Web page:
Shifting away from flashy benefits packages – “In coming years, we’re likely to see large tech employers re-evaluating their benefits packages, more carefully focusing them on core benefits that offer the biggest bang for the buck in terms of engagement and productivity — rather than splashy headlines about unusual workplace perks.”
Taking action against the gender pay gap – “In 2017 and beyond, we are likely to see more companies taking positive action on the gender pay gap, using HR data to correct problems proactively in their own payrolls.”
Realizing the limits of the “gig economy” – “The fastest growing jobs today are ones that require human creativity, flexibility, judgment, and ‘soft skills’ like personal relationships such as health care professionals, data scientists, sales leaders, strategy consultants, and product managers. Those are exactly the kind of jobs least likely to function well in a ‘gig’ economy platform.”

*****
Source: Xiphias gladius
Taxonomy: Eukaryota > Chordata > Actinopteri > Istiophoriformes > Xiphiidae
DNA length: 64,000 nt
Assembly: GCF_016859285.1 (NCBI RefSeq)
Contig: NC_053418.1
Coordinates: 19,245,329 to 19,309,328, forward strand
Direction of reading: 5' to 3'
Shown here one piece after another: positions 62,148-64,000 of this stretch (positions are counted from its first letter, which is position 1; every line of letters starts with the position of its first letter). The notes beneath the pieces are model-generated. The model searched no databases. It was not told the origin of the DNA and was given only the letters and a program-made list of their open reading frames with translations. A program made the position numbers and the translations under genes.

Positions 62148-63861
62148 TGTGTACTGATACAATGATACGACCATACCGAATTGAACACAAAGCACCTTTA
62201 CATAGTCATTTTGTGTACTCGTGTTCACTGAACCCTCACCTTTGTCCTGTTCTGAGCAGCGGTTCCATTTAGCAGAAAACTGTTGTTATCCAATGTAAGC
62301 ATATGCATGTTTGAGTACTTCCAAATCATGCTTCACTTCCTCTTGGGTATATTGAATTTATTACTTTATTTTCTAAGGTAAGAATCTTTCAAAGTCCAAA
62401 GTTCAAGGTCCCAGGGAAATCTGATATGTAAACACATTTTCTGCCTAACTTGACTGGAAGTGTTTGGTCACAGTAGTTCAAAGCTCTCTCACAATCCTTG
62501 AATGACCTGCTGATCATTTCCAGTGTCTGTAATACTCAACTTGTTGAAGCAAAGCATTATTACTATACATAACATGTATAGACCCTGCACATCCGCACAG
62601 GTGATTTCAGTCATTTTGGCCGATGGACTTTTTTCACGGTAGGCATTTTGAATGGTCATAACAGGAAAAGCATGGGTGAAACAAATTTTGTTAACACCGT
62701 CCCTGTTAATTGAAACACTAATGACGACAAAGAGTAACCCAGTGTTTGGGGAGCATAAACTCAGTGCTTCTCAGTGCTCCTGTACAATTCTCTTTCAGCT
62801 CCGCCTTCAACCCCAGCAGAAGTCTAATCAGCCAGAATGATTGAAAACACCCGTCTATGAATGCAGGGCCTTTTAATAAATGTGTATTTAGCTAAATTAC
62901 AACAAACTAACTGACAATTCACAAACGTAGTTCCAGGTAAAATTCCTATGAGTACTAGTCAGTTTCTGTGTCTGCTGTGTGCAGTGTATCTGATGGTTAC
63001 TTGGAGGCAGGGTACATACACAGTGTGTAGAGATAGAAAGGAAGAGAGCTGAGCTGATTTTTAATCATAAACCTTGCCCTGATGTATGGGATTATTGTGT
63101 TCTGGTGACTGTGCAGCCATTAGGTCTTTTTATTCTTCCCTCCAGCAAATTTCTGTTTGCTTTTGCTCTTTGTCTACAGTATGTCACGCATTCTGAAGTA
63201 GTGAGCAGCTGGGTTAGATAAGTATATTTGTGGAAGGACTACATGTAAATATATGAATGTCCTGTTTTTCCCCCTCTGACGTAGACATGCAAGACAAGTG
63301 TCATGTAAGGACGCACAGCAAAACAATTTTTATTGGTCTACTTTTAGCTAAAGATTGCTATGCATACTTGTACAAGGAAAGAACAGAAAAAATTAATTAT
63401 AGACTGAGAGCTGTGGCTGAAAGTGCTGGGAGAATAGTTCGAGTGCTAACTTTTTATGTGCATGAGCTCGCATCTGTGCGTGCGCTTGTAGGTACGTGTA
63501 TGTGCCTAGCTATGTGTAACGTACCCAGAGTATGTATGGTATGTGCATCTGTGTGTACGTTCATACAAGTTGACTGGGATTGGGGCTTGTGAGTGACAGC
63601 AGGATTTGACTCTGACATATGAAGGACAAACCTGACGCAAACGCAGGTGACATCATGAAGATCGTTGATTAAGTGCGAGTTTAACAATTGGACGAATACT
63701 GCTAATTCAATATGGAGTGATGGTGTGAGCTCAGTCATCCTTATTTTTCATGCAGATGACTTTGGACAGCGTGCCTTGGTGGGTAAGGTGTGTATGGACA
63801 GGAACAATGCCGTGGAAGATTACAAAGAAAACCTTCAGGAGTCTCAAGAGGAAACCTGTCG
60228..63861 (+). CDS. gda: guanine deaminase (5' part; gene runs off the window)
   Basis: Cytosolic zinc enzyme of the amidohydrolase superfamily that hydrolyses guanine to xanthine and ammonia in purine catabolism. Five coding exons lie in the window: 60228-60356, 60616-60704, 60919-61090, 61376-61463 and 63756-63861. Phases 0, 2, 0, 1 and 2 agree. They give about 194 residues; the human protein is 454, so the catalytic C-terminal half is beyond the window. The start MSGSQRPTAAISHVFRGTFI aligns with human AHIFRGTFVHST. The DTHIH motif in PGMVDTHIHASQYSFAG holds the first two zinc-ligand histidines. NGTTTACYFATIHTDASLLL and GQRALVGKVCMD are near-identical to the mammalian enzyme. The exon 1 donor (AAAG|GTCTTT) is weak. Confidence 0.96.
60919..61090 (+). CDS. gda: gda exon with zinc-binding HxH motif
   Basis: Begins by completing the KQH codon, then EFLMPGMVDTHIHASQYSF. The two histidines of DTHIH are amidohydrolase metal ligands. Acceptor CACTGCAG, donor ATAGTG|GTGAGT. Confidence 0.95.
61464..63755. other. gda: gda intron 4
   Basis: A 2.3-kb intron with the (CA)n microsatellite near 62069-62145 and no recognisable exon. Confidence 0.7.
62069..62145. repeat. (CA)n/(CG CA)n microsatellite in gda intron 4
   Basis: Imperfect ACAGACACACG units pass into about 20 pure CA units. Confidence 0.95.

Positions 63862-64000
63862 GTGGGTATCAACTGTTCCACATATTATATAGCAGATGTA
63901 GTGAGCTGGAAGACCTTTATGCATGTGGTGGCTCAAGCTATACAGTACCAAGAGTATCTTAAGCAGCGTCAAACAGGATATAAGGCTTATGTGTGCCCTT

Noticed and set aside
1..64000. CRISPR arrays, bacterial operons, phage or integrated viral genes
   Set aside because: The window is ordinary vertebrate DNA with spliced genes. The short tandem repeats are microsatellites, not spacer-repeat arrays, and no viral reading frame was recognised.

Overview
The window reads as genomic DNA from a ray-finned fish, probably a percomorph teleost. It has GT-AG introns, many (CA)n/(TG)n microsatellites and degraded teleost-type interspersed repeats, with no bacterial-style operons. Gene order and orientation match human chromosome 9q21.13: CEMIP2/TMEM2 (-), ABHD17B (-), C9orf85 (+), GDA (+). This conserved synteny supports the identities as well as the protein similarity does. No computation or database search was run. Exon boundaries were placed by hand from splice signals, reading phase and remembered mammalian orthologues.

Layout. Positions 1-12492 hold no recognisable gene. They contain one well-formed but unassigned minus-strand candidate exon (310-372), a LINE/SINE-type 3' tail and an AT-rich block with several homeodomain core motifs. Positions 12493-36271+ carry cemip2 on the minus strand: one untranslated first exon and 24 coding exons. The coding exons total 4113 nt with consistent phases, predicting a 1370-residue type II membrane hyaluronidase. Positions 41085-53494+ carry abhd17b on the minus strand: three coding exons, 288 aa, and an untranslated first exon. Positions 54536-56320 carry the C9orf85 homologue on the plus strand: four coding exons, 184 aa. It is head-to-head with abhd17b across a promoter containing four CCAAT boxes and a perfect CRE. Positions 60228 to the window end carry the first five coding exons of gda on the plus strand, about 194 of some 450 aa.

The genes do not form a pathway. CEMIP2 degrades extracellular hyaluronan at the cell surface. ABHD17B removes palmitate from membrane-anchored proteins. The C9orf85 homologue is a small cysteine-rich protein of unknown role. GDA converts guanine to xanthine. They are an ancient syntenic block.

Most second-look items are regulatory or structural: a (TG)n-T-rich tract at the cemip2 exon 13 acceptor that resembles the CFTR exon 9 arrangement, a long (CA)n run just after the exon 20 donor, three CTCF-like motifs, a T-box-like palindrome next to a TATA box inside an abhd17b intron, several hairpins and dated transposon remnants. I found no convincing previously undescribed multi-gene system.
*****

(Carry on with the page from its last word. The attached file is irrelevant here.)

An interesting new Pew Research Center survey finds that a majority of Americans feel that information overload is a not problem for them and that they “are comfortable with their abilities to cope with information flows in their day-to-day lives.” In addition, owners of more devices “feel more on top of the data and media flows in their lives.” Findings also suggest that information overload is more situational: “Specific situations may arise, such as when institutions impose high information demands on people for transactions, which create a sense of information burden for some Americans.”
NPR’s wonderful guide that visually displays 2016’s best books is now available. The guide helps you with the the question, What would I like to read? Using the filters provided (even combining them) you can easily explore more than 300 titles that NPR staff and critics “loved this year.” To give you an example, here are some of the titles that were brought up by combining the filters “Nonfiction” and “It’s All Geek to Me.”